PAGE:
Well today is the day we leave for Rwanda. And as in usual fashion, a lot went wrong this week. Distractions, fears, and then yesterday Charlie’s dresser fell on top of him and a picture frame shattered behind him. Thankfully he is okay. But many people’s question to us has been…
What if something happens while you are there?
That was the first thing that was said to me when it was decided that Mike and I were both going to Rwanda. That wasn’t what I needed to hear. And I get it, it is a risk to leave your children for almost 2 weeks to go to a place where you will have little contact with them, and in a place that has a hard history.
However, for me, the fear of not following where He leads is greater than the fear of following Him.
Why are you going to Rwanda?
Truthfully the desire to return to Rwanda had been in my heart ever since my first trip 8 years ago (as you will read below). but I honestly never thought I would return. God had other plans as the desire grew when my husband decided to go, and well, long story short, I ended up on the team of 11 that will be departing shortly (like in a couple hours) for our trip.
Simply put, we want to follow where He leads. We know what His word says, and we know that as truth. We know what His word promises, and we know what it doesn’t.
But deeper than that, I have seen the depths of brokenness, and that true abundant life is on the line, and with seeing that and experiencing that, I have a responsibility as a child of God to carry that faith where He leads.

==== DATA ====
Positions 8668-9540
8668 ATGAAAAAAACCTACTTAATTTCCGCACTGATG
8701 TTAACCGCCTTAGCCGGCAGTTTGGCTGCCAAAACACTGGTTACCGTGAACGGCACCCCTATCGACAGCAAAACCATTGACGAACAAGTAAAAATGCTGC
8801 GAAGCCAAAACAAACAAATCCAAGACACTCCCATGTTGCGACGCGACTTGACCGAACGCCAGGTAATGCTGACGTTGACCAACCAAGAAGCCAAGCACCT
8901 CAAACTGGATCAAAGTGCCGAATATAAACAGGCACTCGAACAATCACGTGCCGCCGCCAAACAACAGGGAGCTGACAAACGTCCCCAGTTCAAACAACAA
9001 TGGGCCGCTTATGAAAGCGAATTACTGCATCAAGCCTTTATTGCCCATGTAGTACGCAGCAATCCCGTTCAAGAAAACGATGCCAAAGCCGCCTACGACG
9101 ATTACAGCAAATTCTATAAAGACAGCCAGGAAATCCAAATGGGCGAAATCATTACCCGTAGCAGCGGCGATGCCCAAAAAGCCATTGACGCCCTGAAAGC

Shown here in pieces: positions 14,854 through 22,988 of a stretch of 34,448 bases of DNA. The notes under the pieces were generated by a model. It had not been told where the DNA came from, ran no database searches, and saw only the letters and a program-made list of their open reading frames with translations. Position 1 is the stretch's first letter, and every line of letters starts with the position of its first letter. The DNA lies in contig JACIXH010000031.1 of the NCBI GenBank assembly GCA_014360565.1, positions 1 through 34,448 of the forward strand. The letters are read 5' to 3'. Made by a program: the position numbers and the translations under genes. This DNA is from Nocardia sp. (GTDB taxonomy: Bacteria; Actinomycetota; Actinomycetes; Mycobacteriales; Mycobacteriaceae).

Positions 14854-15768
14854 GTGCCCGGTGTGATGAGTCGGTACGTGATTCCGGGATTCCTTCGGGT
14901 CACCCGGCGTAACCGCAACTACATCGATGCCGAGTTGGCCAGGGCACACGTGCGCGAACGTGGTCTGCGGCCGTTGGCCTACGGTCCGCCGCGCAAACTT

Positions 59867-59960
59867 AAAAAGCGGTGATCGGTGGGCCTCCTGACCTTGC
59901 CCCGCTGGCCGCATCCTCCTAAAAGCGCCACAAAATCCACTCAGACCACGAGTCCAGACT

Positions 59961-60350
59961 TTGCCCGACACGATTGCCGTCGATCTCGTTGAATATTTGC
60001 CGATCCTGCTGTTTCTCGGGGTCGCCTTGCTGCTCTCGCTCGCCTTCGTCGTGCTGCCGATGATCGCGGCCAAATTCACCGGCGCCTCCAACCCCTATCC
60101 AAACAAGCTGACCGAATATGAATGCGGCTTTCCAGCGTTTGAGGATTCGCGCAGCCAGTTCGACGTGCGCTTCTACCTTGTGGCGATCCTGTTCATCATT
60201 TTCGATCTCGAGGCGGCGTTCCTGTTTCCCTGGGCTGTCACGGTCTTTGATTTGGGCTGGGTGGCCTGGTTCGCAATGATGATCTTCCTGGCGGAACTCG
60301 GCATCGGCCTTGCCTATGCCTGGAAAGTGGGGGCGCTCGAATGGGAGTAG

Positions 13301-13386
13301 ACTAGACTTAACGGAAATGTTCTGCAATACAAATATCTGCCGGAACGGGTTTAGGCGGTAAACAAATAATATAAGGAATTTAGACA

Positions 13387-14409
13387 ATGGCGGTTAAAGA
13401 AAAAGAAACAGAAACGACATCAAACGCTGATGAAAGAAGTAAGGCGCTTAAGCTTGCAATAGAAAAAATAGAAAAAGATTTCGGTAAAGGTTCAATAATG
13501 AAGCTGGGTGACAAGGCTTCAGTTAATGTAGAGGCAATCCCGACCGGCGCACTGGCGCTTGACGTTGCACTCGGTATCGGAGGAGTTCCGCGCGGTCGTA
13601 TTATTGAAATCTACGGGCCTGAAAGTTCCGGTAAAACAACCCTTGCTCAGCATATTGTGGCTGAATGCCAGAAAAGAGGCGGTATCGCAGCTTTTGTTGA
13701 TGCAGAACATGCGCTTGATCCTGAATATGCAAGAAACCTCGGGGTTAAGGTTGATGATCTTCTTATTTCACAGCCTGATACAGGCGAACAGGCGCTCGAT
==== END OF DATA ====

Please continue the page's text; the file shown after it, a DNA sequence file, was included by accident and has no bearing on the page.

I hope that this doesn’t end up like Puerto Rico.
Are we nervous that this trip will end up like Puerto Rico? No. Maybe it is because I have been to Rwanda before, or maybe because of increased trust in God, but in a way I feel like I am just taking a trip to another state (a state that would take like 22 hours of travel to get to!).
I know for some of our family there is a concern that something will happen because of our trip to PR. So what happens if something does happen on the trip? Truthfully, so much changed in Puerto Rico. Walking through a category 5 hurricane and the aftermath of trying to get home, lead me to tell God that I wanted to walk through life like we walked through the hurricane. I had an indescribable peace, and a trust in God that I had never had before. It was because that was all we could do, and it is a trust that I need to cling to especially with a path being so unseen.
And going to Rwanda isn’t the craziest thing I have done this year. By far the craziest thing was to tell God that I would risk anything to follow Him, and then actually following through with that commitment. I can’t tell you that following Jesus has been easy after making that commitment. I haven’t always had an indescribable peace, but even in those times, His promise has been there. The promise that in this world you will have trouble but that He has overcome the world. The promise that He will never leave or forsake you. The promise that He really does make all things beautiful in His time. And those are the truths I need to cling to and remember everyday.
I have told more than one person recently that you don’t need to go to Africa to follow Jesus. Because following Jesus isn’t a trip, it is a life style. When you follow Christ, you don’t get to chose when you follow Him. I mean we always have the choice to be obedient or not, but following Him isn’t really about what you do, it is about who you are because of Him.